Panel Round One

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Our panelists answer questions about the week's news: The Tale of the Talking Clock.


Right now, panel, time for you to answer some questions about this week's news. Alonzo, as we continue to look into the NSA scandal here in the U.S., the British Defense Department is dealing with a scandal of its own. It's just been revealed its staff spent more than $60,000 on phone calls to whom?

ALONZO BODDEN: The new baby George?


SAGAL: Oh, look at the little baby. Apparently, no one at the defense department is Britain has a watch.

BODDEN: Oh, yeah, somebody out there knows.


NEKO CASE: So they were calling Zappos or something.

SAGAL: Why would you call Zappos if you don't have a watch?

CASE: Because you can get any accessories on Zappos.



BODDEN: They were calling to find out what time it is.

SAGAL: Exactly right.



SAGAL: They were calling a number called the Speaking Clock that tells you what time it is.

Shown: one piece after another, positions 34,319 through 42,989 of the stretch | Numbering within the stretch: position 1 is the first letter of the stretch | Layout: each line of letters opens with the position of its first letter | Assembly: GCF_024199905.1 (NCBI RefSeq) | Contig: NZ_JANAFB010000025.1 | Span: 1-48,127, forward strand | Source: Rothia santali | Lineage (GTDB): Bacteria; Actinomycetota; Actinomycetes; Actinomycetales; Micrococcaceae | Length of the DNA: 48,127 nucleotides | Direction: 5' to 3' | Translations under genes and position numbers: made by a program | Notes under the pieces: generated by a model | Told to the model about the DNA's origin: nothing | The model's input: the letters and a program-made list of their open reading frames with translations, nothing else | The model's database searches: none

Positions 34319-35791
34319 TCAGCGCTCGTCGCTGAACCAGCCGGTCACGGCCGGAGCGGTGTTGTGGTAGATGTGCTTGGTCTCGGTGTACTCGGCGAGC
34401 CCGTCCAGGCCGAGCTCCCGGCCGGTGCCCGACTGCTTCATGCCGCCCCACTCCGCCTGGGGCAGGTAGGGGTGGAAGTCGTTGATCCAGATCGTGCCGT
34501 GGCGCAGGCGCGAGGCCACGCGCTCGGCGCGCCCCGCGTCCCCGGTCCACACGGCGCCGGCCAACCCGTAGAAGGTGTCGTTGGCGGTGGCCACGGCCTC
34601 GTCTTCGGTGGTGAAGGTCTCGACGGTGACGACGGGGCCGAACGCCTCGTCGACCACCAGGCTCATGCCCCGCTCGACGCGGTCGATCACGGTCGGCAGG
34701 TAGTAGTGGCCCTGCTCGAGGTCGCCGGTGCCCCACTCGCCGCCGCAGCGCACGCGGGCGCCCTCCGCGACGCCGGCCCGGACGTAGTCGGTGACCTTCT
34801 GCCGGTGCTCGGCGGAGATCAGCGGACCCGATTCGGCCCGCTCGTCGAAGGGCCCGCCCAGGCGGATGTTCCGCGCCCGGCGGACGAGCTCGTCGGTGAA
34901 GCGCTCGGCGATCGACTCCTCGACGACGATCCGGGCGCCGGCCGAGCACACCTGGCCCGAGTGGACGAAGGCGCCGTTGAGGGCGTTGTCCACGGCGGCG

ADAM FELBER: Like, oh, (unintelligible)?

SAGAL: Exactly, and staffers called it so many times that they ran up bills of tens of thousands of dollars. The Defense Ministry tried to ban the calls. They even distributed a list of websites that you could go to that will tell you the time.


FELBER: Or a list of phones that set their clocks automatically. I believe that list is all of them now.

SAGAL: Yeah. Yes.

BODDEN: Shouldn't - I mean when you dial that number, and you pick up the phone, shouldn't it be like, listen, you idiot...


BODDEN: This is the only thing that's not showing you what time it is right now.


BODDEN: Your phone, your watch, your computer. Your - look out the window at the digital clock temperature thing at the bank. Just don't ever call me again.


BODDEN: That's literally what it's been saying.



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